But then why the double-life?  Why keep myself innocent of politics here and in my books?  Why not reference current candidates, excoriate the ones I hate, laud the ones I approve of and generally talk here as I do in my political persona?

Well, see, that has to do with the nature of art.  At least art as I understand it.

Most people know art when they see it, which means most people have a different view of art.  (I still rather like the Terry Pratchett explanation that art has either urns or columns.  I’d guess in writing, art has descriptions of urns or columns?  Um… I’m falling down on art, if so.)
At least, most people who think for themselves have an individual definition of art.  A lot of the public who is not particularly interested in the art form being discussed – be it music, visual art or writing – just assumes whatever the experts say is art must be so, since these are “the people who know.”  (This is why even as the reading market fractures and “push” no longer works for your average, run of the mill bestseller, you’ll get more and more mega bestsellers and those will be the “pushed” ones.  Think Twilight or Hunger Games.  Those will succeed because the publicity around them is so extraordinarily massive that it will get people who don’t care much for reading to buy them on the principle that “everyone is saying these are really good.”  If you see the power of the mega-push decline, it will mean, paradoxically that MORE people are reading for entertainment.  This is because) Most people know what they like.  But a lot of them are vaguely embarrassed by it, because it doesn’t agree with the experts, so it can’t be “art.”

One of my family’s favorite pastimes (we have mentioned we’re bad people, right?) is to go through the modern art section of art museums and do unvarnished critiques of “installations.”  Because a) yeah, we know how to evaluate lines b) if something is a crock of pretentious baloney we don’t care what the “experts” say.  We know how the sausage was made.

Anyway, for me art – real art – be it in writing, music or visual art is by definition something that transcends its time and place and both holds a mirror up to the person experiencing it, by touching something so basic in his human experience that it tells him what it is to be human, and allows the person experiencing it to momentarily escape the prison of his brain and see what it’s like to experience the world as someone else.

In books, this is literally so.  We have the advantage over movies in telling stories, because movies can only TELL the story while we can have the reader BE someone else for the duration of the reading experience.  Or at least that’s what we aim for, and approach in varying degrees, (sometimes in the same day). [This is one of the reasons I despise the minimalist style of story telling that aimed for the stripped-down camera-eye.  Why should we put down our superior tools and take up the inferior ones?]

The great books we read become a part of us and we use them as references in our own lives and emotions.

So, why not let contemporary politics leak in?  Aren’t those important?  Don’t we live through them?  Aren’t I a political animal who often sees the next election, the next issue, the next cause celebre as a vital hill to die on?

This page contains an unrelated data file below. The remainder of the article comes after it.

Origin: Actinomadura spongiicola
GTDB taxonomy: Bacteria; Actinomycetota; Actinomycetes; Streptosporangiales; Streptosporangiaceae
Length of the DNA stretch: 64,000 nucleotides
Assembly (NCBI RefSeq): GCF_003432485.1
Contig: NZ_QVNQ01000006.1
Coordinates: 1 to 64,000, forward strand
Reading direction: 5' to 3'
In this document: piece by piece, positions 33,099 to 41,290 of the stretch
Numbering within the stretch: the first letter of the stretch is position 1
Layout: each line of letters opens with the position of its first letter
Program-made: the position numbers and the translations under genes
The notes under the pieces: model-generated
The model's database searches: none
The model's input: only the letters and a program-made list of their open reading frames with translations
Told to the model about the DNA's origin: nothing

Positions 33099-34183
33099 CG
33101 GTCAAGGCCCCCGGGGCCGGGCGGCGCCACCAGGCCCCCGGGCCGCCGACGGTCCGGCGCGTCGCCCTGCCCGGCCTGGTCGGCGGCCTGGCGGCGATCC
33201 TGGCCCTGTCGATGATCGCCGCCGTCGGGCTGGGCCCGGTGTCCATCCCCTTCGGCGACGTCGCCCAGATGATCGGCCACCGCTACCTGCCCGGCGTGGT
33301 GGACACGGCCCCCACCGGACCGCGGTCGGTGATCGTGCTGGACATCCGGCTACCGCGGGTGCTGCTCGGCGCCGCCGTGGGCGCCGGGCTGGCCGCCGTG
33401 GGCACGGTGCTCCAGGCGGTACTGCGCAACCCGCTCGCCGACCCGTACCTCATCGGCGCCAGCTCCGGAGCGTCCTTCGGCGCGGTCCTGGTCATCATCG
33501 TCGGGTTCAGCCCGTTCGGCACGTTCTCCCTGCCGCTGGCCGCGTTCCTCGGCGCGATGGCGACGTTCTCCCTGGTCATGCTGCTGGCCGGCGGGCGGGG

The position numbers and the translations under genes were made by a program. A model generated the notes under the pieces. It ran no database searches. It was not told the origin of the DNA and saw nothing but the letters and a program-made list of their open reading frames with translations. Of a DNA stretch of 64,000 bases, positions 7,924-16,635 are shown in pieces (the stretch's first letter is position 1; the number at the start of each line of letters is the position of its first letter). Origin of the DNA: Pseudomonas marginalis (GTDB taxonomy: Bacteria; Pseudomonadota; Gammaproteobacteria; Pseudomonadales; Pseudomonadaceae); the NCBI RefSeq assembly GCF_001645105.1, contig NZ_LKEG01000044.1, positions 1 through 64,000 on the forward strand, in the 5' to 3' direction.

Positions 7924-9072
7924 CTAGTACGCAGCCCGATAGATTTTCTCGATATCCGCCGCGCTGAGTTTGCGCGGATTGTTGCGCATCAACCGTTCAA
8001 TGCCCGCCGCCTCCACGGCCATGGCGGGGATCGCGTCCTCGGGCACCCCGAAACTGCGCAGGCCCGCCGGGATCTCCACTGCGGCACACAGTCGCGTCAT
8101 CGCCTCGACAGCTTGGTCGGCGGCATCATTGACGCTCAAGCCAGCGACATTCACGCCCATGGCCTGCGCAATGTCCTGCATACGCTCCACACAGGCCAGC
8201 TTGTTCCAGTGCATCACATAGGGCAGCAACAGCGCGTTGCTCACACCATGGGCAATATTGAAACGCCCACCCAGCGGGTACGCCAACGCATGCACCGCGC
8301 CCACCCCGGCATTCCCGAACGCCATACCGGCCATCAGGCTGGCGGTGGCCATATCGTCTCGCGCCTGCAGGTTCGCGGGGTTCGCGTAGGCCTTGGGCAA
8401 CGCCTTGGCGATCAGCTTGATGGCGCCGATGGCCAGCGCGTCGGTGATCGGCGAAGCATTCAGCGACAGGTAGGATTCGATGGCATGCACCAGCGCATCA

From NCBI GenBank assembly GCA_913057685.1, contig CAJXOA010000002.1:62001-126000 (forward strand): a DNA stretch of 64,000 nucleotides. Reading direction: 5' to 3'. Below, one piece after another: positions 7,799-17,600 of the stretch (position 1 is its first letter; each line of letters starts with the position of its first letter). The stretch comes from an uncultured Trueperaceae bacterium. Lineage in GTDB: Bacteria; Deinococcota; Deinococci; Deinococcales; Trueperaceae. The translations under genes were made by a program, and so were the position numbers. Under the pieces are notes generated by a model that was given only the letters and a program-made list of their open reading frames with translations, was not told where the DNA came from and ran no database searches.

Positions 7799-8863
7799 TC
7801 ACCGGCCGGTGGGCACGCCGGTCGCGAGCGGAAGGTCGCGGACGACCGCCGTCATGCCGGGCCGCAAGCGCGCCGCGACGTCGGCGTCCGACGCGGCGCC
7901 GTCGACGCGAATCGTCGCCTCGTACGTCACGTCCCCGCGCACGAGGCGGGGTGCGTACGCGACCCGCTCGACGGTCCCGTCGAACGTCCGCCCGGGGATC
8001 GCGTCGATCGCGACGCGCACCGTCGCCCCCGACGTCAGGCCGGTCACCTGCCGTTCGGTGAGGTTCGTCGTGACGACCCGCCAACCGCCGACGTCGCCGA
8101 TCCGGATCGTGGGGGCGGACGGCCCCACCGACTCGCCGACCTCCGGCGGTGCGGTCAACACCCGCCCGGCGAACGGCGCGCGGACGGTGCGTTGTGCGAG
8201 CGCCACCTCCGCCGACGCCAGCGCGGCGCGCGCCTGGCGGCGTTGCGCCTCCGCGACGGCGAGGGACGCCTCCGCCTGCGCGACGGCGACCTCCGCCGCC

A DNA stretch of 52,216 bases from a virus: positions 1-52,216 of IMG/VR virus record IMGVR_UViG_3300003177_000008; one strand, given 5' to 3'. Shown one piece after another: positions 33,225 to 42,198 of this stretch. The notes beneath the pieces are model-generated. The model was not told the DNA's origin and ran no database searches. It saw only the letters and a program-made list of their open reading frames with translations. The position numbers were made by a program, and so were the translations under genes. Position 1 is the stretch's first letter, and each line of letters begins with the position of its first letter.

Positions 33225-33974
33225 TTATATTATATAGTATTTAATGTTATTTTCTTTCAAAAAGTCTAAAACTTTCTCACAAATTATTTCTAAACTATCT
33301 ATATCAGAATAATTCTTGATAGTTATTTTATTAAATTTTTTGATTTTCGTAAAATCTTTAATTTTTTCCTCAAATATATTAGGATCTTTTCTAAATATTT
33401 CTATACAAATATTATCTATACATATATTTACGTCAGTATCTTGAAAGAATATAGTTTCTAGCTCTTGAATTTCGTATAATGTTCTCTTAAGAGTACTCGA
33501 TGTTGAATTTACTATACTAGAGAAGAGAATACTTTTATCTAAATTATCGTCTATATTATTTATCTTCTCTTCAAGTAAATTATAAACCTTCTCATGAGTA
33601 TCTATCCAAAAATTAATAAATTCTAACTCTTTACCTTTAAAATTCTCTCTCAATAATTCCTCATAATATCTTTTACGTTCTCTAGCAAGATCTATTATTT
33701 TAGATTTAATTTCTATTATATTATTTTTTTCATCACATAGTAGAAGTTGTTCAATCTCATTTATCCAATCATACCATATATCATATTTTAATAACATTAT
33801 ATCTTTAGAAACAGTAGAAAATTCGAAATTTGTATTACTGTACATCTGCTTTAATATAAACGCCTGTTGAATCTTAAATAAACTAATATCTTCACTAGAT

Okay, let’s talk about Shakespeare.  Take a deep breath, it connects and it will all become obvious in a moment.

Shakespeare has, I believe, stood the test of time.  The fact that we can still emote with and “experience” his characters despite the fact that a) his art was closer to the script writers of today (though not quite) b) our world is so different from his he might well go mad trying to process it, means that he did indeed touch something essential about – that inadequate term again – the human heart.
Shakespeare lived at a time of great ferment, when the modern state was literally lurching forth out of the womb of the renaissance.  And yet most of his plays are apolitical – at least with reference to the personalities of the time, or the time immediately before him.

Those that aren’t…  Well, I know many more of you than I’d like to think about like USING Richard III.  We won’t go into that.  Richard III, the play, has become a pawn of modern political thinkers who push it this way and that to attack their enemies.  Stage it just SO and it is an indictment of fascism.  Turn it around the OTHER way and attack whoever you don’t like in politics today.

That is because Shakespeare was a genius, and when geniuses turn their minds to mere political hackery – which Richard III was for him – they still create a superior work that can be used as a weapon centuries later.

But it is a weapon and, as such, it is not as much art as it could otherwise be.  The reality of Richard III intrudes in the minds of those who have studied the history.  Beyond the fact that he was not a hunchback, he was a complex man and in many ways no viler than anyone in his time.  Richard III the play is political hackwork, written to curry favor with Shakespeare’s patrons.

Had all Shakespeare wrote been those “history” plays he would now be an obscure Elizabethan playwright, maybe as good as Marlowe, maybe a little better, studied only by those of us who have a jones for that sort of thing.  And had he, instead of Richard III written the Tragic and Faithful History of Sir Roland Octone, King of Fareeans, the play would likely be superior, because, unmoored from the need to appease his patrons and justify the rather icky Tudor reigns, he would have made the tyrant more human and touched more of that universal humanity that is life to writing.

Why would that identification with current – for any time – political parties/affiliations blunt art?